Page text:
Does art really influence how we view our bodies? I believe that it does.
The media is plastered with images of skinny blonde women, tall muscular guys, and many other idealistic portrayals of the human body.
From a young age we are exposed to images of the “ideal human body.” As children we play with action figures and Barbies, we read comics and play video games, and all the while we are being presented with this idealistic view of how our bodies should be.
In my opinion, most people are aware of how the pursuit of the idealistic body may influence rates of eating disorders among girls and women in our society. However, I feel that there is not enough attention given to the effects these idealistic portrayals have on males. Studies have shown that men with eating disorders are less likely to seek professional help than women, because traditional masculine ideals are associated with negative attitudes toward seeking psychological help.
From a young age, guys are surrounded by art depicting idealized male bodies. Magazines, movies, TV shows, toys and video games frequently present images of tall and muscular men. From a young age, guys are made to feel that they need to conform to this idealistic view of masculinity. Some may become fixated on building a muscular physique, become concerned with building muscle mass, or become obsessed with maintaining a certain body size.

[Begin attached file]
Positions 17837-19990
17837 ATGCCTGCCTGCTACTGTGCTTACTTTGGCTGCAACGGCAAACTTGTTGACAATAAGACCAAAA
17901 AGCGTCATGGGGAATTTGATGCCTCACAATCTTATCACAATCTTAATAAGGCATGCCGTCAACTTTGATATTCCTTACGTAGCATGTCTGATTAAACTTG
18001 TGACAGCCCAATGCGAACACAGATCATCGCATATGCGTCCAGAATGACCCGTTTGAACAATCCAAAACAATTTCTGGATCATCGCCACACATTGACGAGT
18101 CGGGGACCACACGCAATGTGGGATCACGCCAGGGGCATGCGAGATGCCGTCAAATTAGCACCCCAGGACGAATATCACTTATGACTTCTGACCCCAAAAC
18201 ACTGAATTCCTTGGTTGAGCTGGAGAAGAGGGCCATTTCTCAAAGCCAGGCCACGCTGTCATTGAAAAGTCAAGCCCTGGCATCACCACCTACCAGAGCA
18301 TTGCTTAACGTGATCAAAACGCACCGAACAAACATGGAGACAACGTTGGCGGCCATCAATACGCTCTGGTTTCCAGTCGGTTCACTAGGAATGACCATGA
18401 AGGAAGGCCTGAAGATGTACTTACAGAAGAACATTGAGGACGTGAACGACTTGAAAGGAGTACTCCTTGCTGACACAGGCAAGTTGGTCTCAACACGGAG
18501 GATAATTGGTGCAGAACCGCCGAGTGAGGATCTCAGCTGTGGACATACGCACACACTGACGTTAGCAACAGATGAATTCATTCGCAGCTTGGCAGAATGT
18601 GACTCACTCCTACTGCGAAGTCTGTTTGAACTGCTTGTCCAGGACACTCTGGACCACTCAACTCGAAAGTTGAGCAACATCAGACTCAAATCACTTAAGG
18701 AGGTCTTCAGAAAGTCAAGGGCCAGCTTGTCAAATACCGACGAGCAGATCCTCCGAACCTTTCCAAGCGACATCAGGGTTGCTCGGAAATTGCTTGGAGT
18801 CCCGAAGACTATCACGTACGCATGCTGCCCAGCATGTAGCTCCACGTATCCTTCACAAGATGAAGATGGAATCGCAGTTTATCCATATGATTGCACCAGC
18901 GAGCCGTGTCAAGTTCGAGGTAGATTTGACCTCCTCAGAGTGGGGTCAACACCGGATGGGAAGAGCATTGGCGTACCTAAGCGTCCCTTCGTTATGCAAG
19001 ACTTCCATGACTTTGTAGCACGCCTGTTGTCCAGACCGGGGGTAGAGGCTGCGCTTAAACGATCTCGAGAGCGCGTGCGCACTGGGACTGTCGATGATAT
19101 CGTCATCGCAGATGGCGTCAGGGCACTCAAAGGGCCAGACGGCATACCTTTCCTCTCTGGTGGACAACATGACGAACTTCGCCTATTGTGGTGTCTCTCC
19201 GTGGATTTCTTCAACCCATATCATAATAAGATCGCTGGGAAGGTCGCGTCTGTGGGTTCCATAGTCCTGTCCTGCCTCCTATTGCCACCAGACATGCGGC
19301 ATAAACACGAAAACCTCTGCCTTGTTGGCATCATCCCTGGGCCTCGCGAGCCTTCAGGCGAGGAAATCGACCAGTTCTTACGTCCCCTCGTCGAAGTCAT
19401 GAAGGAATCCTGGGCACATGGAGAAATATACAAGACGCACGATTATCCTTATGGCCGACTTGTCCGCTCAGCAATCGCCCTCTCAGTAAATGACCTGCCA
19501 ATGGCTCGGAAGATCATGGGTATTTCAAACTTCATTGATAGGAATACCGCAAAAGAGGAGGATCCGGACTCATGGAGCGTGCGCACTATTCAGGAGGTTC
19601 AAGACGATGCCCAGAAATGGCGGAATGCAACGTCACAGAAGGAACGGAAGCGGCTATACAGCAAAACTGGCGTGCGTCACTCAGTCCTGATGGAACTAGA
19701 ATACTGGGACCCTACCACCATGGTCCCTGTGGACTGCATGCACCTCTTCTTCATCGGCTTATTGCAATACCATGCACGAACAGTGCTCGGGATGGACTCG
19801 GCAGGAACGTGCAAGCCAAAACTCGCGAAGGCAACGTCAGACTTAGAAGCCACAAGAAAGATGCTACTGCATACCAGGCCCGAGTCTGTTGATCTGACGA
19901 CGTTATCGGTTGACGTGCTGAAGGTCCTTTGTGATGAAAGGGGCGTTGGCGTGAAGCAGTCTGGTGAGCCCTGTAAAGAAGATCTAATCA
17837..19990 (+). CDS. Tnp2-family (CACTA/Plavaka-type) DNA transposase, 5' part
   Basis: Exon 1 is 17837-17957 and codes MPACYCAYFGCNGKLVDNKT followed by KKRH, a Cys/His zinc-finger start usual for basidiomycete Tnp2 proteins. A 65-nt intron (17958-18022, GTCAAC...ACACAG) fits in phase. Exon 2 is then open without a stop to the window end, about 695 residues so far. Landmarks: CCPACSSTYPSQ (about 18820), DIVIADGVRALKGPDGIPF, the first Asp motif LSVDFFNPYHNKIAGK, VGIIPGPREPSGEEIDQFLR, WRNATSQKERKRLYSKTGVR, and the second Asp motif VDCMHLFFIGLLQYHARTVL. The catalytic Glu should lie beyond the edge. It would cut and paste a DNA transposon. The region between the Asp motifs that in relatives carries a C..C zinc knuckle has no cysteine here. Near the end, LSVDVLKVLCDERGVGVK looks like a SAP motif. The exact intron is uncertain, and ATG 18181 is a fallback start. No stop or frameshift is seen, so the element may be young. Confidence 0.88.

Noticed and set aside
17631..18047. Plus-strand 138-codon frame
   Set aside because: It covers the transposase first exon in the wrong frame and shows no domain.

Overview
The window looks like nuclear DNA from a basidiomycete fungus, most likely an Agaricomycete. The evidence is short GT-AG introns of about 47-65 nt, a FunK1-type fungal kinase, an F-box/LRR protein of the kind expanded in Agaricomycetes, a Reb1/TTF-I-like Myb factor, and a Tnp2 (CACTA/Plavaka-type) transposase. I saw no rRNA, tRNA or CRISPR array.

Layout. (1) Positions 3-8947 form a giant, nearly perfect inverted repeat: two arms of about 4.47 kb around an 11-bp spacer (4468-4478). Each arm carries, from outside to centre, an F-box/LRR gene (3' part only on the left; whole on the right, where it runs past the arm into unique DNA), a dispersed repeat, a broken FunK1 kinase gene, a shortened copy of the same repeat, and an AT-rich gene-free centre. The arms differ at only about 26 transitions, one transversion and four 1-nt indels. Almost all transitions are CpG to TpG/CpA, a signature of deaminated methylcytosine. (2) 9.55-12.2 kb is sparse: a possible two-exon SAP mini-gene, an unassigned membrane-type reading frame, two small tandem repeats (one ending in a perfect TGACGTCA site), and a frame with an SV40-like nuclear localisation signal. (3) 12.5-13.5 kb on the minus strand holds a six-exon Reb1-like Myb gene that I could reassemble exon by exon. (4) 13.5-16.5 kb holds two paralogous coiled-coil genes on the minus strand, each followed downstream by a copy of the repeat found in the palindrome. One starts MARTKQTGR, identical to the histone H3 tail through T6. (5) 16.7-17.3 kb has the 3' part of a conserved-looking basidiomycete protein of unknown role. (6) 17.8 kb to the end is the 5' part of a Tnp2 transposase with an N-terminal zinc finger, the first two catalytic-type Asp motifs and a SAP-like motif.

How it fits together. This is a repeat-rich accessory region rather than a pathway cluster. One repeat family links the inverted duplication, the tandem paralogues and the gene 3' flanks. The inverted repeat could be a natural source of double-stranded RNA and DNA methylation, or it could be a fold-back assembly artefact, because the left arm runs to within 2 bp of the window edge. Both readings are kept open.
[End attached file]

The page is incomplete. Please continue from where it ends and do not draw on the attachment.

On the National Eating Disorder Association’s website, it states that “men, while also influenced by our culture’s over-valuing of thinness, are often more concerned with a combination of issues related to weight, body shape and function (e.g. strength). Generally, men believe they need to be both lean and muscular to meet perceived societal expectations.”
I myself feel that to fit into socially I need to maintain an average weight that is neither overweight nor underweight. I have stop and asked myself why I feel this way, and the answer that I came to was shocking. All popular, important, and successful people in our society fit this idealistic image, and hence in order to succeed and to be of any importance I must mould myself to this image.
I understand this reason to be ludicrous; however, I continue to feel the pressure to conform. This brings up an important point: is awareness enough to enact a change? In my opinion, most of us are aware that the images presented to us in art and media are idealized portrayals of the human body, but we continue to feel that we are being pressured to mould ourselves to them. The solution, I believe, lies not in raising awareness but in changing the images that are being presented to us in art and media.